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Veterans, globalized: veterans and their societies in international perspective.

26-28 March 2018

Hotel Roanoke and Conference Center 

Roanoke, Virginia, USA

Abstracts of research

Beyond stereotype: World War I, warriors, and the creative arts

Panel 7

Tuesday, 3:30-4:45.  Wilson Room

Throughout the world the Great War elicited a wide range of artistic responses.  Artists and writers conveyed the traumas of war, and the war wounded benefited from government and social service sponsored therapeutic arts and crafts and vocational training programs. 

Witness to war: British artists and their transitions

Michael D. Fay

The Joe Bonham Project

CW02. USMC (ret)

The Great War elicited a wide range of artistic responses, including those of a generation of Slade School trained British artists – many who served with the Army regiment the Artists Rifles and who experienced combat in the trenches of Flanders.  The before and after stories of such artists as Slade teacher Henry Tonks, and such students of his as Paul and John Nash, C.R.W. Nevinson, and Stanley Spencer are revelatory for the influence of war on production, subject matter, and artistic focus..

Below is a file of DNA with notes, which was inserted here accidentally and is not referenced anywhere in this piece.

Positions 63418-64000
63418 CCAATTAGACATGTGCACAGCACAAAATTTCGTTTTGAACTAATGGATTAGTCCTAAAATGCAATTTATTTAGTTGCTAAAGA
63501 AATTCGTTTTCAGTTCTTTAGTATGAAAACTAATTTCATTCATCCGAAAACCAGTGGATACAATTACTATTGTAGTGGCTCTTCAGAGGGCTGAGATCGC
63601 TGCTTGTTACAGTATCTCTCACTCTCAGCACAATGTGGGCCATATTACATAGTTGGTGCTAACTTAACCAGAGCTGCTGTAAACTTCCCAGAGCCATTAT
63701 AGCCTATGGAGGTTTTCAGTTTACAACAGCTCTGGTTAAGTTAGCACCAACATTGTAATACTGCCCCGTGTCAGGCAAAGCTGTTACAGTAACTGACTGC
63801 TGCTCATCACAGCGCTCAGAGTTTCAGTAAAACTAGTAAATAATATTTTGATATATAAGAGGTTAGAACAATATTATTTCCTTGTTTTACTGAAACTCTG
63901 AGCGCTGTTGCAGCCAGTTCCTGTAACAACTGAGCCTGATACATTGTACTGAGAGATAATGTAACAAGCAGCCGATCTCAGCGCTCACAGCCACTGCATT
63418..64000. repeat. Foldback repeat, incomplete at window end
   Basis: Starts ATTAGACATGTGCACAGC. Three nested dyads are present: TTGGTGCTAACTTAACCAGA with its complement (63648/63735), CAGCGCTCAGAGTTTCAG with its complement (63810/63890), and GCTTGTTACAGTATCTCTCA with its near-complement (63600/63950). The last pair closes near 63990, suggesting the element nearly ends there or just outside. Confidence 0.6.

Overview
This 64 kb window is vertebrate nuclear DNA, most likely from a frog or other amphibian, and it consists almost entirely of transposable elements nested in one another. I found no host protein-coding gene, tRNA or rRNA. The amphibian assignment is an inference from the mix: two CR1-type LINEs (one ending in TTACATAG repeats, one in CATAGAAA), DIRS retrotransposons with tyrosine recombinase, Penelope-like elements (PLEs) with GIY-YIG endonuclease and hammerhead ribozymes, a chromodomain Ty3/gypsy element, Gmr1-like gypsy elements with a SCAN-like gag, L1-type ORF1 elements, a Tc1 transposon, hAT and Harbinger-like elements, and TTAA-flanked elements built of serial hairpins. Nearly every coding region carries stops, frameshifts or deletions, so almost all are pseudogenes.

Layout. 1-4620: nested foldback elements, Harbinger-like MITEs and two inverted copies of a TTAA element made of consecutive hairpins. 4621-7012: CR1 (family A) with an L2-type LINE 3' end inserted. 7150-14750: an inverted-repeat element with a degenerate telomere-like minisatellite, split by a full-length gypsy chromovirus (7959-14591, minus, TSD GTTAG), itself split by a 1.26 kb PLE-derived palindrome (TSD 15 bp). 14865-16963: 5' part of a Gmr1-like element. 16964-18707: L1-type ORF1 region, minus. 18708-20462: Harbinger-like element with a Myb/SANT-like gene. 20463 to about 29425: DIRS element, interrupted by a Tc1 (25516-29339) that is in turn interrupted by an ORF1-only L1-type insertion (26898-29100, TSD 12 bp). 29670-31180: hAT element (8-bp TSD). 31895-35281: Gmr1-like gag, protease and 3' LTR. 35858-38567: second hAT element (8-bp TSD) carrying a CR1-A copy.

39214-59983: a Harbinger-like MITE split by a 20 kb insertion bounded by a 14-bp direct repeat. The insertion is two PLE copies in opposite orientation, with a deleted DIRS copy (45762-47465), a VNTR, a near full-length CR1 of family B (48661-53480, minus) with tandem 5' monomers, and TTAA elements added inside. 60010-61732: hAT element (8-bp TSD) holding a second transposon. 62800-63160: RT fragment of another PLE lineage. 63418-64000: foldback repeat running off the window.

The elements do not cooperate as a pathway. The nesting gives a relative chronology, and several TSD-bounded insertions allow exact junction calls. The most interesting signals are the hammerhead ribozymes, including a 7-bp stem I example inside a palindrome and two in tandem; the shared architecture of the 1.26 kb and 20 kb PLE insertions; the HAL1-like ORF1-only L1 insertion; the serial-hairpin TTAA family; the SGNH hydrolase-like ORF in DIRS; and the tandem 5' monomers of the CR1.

Themes of war in the writings of Robert Emmet Sherwood (1896-1955)

Mary Lou Reker

Library of Congress

Following the Great War writers conveyed the traumas of war through a wide range of literary, Broadway, and motion picture productions.  Robert Emmet Sherwood was an American writer, shell shock survivor, and member of the Algonquin Round Table who spent his professional life writing award winning plays, films, and political speeches that demonstrate his attempt to resolve paradoxical anti- and pro-war views. He came closest with his Academy Award winning script The Best Years of Our Lives (1946) that focuses on three WWII veterans who still found themselves at war when home in their peacetime community. 


Arts and crafts and the military

Tara Leigh Tappert

Independent scholar

During and after the Great War wounded service members benefited from government and social service sponsored therapeutic arts and crafts and vocational training programs offered as occupational therapy at military hospitals, private sanatoriums, and re-training centers throughout the world. As a new profession, occupational therapy blossomed within the military healthcare system, and was complemented by vocational training for the disabled by such service organizations as the Red Cross.  Three American doughboys – William Waldo Dodge, Jr., Ralph Grimm, and Horace Pippin – suggest various ways in which art making served as an outlet for the wounds of war.


This Veterans in Society Conference is based at
in collaboration with 
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